Think you’re too smart to get conned? Think again!

ID-100183512There are certain scams you hear about and instinctively think of the victim, “What were they thinking? How could they fall for that?” On the flipside, scam victims are often so embarrassed they hate to even tell anyone what happened.

If you think you’re too smart to get scammed, or feel dumb because you did get scammed, it’s not a matter of intelligence. Con artists are very good at exploiting human nature to manipulate us into giving them what they want. We’re all vulnerable.

There is an interesting article from the BBC about the human impulses that con artists use to get past our defenses: How Con Artists Trick Your Mind. Make yourself aware of these impulses and you’ll be less likely to get scammed.

The article includes the following tricks con artists use:

Time pressure: The con artist pressures you to act quickly, before you can think and use self-control. (For example: “You will be [arrested/have your utilities shut off/lose a promised lottery payout] if you don’t wire us a payment immediately.”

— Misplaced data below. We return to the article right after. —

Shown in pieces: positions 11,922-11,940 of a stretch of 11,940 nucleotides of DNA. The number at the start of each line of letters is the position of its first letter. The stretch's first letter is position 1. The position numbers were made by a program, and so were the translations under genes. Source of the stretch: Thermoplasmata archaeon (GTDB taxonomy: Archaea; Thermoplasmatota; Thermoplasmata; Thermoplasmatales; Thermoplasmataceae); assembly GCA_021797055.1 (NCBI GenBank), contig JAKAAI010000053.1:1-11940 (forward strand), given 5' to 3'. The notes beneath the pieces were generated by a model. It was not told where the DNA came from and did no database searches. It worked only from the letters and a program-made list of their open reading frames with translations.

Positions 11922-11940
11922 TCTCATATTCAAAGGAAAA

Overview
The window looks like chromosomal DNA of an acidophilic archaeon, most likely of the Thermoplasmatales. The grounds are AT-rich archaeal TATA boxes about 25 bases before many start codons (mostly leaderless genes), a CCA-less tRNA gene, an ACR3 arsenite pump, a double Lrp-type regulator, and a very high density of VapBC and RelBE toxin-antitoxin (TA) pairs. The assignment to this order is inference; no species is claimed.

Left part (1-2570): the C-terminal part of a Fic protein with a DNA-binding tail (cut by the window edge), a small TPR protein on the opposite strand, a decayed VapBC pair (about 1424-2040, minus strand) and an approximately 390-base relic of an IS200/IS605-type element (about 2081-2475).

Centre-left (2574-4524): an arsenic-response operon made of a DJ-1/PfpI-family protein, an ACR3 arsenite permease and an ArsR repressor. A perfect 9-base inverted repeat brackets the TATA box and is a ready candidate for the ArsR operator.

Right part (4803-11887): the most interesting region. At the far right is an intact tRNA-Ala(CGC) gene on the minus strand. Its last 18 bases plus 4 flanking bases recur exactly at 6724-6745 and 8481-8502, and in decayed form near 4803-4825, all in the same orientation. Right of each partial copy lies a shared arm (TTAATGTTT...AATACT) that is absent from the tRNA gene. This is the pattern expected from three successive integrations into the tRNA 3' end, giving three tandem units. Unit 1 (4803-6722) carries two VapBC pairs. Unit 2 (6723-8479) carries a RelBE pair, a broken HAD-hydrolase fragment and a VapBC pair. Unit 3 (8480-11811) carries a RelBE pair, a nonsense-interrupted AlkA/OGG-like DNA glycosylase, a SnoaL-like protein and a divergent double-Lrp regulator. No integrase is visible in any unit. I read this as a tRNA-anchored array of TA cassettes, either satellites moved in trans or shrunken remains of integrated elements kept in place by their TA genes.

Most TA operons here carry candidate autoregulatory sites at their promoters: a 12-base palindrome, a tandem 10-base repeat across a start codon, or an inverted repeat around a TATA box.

Impersonate someone in authority: Deference to authority figures is something con artists frequently exploit. They might pose as policemen, attorneys or government officials to pressure you into following their instructions.

Use people’s ‘herd’ instinct: You’re more likely to do something if you think your friends–or just people you allign with in some way–are doing it or approve of it. A con artist might pose as a friend on social media to trick you into thinking a scam is legitimate.

Distract the victim. Con artists often distract you to keep you from seeing a scam in progress. For example, an attractive accomplice might divert your attention or an accomplice or accomplices might pretend to start an argument while the crook does his deed.

Use people’s deepest desires against them. Desperate for love or money? A scam artist can to use that desire to blind your reasoning. Dating scammers, advance fee lenders and lottery scammers know this.

Appeal to the victim’s innate dishonesty. Nobody is a complete angel. If a con artist can “find your price” and tempt you into doing something you shouldn’t, especially something illegal, you’re less likely to tell on them when you get burned.

Use people’s empathy and kindness against them. The desire to help people is a noble one, but unfortunately, scam artists can use that against us. For example, con artists often pretend to be a friend or relative in trouble–and you can always count on scams following any natural disaster. (Best defense against this is to take some time and check things out before you send money.)

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